THE Government's delay on announcing levels of financial support for renewable energy will put jobs and investment at risk, according to the North East's leading green power businesses.
A review of the subsidies under the Renewable Obligation Certificates (ROC) banding scheme – expected to include big cuts to funding – had been anticipated in spring.
But they are now not expected for months, although the Government has to announce the subsidy levels by September.
The North East’s renewables industry group, Energi Coast, called the delay “immensely damaging” for the industry and called on the Government to get moving. Its members, which include some of the region’s biggest firms, have already invested more than £400m in their renewables operations and currently employ in excess of 6,500 in the industry.
Alex Dawson, chairman of Energi Coast, said: “Further delays to a government announcement will have a negative effect on any potential investment in the offshore wind market.
“The Government continually talks about the UK manufacturing its way out of recession, however, it is failing to take advantage of one of the key sectors that has the skills and capabilities to drive that growth.
“The industry has done everything it can to prepare for the growth in the market: in the North East England alone, hundreds of millions have been invested by companies that have the products, skills and services to meet the requirements of offshore wind.
“These companies are already winning contracts in the sector and are demonstrating that the supply chain is poised for the next stage of development in the market.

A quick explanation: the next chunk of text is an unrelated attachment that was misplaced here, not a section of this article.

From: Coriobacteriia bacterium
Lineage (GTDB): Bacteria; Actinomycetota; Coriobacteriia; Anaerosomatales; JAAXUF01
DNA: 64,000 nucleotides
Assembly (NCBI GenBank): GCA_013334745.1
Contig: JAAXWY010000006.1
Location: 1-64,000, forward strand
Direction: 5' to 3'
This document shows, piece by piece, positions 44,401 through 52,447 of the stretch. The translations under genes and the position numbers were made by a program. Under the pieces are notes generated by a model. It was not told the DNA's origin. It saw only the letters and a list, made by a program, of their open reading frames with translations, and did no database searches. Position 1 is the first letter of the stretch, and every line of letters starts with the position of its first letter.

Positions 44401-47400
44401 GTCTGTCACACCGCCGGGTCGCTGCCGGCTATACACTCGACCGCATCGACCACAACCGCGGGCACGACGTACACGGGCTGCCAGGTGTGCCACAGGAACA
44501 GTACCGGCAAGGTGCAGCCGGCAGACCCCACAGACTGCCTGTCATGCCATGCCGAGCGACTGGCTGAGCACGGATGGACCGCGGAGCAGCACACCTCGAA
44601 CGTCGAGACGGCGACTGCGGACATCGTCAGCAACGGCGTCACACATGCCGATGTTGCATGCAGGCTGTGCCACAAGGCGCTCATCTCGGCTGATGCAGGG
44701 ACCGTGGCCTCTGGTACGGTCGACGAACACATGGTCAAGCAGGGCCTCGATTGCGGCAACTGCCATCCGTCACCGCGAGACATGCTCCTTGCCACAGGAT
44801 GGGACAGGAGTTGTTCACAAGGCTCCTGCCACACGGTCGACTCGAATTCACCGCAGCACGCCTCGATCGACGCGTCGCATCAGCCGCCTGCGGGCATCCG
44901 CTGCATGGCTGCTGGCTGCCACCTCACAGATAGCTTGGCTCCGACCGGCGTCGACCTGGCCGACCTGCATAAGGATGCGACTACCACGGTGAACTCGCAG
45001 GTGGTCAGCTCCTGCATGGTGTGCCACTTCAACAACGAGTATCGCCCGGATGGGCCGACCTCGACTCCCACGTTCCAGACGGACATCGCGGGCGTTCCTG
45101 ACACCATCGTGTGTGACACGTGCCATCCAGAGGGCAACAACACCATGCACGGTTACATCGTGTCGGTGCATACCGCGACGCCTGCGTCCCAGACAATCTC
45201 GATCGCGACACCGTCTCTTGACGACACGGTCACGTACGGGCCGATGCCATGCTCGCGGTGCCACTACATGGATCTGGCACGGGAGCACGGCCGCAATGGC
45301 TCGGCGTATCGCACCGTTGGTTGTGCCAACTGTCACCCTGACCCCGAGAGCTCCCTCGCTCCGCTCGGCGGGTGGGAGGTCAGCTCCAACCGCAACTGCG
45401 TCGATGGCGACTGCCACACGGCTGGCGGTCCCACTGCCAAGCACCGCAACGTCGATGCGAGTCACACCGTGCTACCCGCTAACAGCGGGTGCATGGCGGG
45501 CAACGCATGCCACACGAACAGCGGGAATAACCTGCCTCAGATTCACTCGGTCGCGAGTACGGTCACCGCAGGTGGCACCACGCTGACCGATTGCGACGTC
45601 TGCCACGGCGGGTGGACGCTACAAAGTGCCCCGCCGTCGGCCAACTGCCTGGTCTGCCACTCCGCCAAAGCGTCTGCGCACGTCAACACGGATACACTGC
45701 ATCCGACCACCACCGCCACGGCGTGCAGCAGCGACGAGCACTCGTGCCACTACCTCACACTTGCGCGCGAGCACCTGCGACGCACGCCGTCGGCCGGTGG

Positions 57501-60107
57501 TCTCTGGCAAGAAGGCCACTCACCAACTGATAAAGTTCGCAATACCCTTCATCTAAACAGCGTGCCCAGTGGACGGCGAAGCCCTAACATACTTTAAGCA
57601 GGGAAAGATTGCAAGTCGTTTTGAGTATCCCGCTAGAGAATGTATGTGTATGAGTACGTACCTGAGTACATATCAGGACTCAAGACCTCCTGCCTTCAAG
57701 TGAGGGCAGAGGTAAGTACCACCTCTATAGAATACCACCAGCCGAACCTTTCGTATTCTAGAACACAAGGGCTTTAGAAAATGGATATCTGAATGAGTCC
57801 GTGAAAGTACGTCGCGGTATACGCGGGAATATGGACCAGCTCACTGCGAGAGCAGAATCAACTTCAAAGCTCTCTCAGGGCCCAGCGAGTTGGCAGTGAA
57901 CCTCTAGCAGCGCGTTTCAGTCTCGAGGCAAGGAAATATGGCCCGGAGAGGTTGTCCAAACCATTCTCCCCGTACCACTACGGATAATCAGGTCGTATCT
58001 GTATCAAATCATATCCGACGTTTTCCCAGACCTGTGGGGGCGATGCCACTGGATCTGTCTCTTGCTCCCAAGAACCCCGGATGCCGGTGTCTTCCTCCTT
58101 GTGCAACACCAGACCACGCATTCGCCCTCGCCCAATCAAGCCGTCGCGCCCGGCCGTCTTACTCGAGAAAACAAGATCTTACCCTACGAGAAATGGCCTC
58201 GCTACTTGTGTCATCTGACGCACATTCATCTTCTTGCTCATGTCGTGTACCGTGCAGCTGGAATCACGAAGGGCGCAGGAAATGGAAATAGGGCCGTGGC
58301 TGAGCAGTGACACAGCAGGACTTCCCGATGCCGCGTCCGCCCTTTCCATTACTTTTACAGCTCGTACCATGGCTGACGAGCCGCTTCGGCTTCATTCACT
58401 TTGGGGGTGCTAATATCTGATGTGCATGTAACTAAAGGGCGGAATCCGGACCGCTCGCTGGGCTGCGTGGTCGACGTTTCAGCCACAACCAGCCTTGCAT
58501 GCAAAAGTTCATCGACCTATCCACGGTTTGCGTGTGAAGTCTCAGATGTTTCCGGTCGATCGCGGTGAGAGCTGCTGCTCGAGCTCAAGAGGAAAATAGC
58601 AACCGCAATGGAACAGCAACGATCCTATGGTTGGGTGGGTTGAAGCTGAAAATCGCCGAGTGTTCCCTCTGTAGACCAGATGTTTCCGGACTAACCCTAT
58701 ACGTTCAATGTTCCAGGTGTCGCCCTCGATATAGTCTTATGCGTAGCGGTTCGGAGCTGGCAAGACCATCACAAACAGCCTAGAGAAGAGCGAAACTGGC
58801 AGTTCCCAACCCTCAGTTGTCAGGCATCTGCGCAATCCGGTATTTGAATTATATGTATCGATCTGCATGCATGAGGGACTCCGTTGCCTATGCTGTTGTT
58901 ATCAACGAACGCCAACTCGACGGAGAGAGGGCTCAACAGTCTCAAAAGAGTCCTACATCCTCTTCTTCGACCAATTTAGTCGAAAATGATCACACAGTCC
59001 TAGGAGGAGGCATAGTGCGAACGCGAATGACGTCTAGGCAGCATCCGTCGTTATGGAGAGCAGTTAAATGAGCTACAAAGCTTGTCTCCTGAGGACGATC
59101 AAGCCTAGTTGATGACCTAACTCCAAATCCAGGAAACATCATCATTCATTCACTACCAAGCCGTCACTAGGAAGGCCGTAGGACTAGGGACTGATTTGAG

“However, we cannot afford the continued impact government indecision is having on investor and developer confidence, otherwise the potential for an industry that can become a key part of both the UK energy mix and the country’s economy will be severely diminished.”
Leading North East chartered surveyors, H&H Land and Property, have added their concern to the delay over the review.
“This delay makes it hard for us to advise clients and leaves us second-guessing the regulatory system,” said renewable energy advisor Alastair Fell.
“We are currently doing due diligence for banks proposing to lend to installations of turbines that will be installed after the feed-in tariff cut, and neither the banks nor the landowners have any idea if the projects will be economically viable.”
The Department of Energy and Climate Change said: “We are committed to supporting renewables as part of our energy mix, and will continue to work hard to finalise the detail for the ROC subsidies at the earliest opportunity, but it is important to get the levels right and base these on evidence.
“The renewables sector is crucial for sustainable economic growth, supporting jobs up and down the country, attracting inward investment and helping us to reduce emissions in order to tackle climate change.”
Britain requires heavy investment in renewable energy to meet its target of generating 15% of its energy consumption from renewable sources by 2020.
There are already 3,000 turbines in the UK, with a further 4,500 planned. The industry is heavily funded by subsidies worth around £400m a year.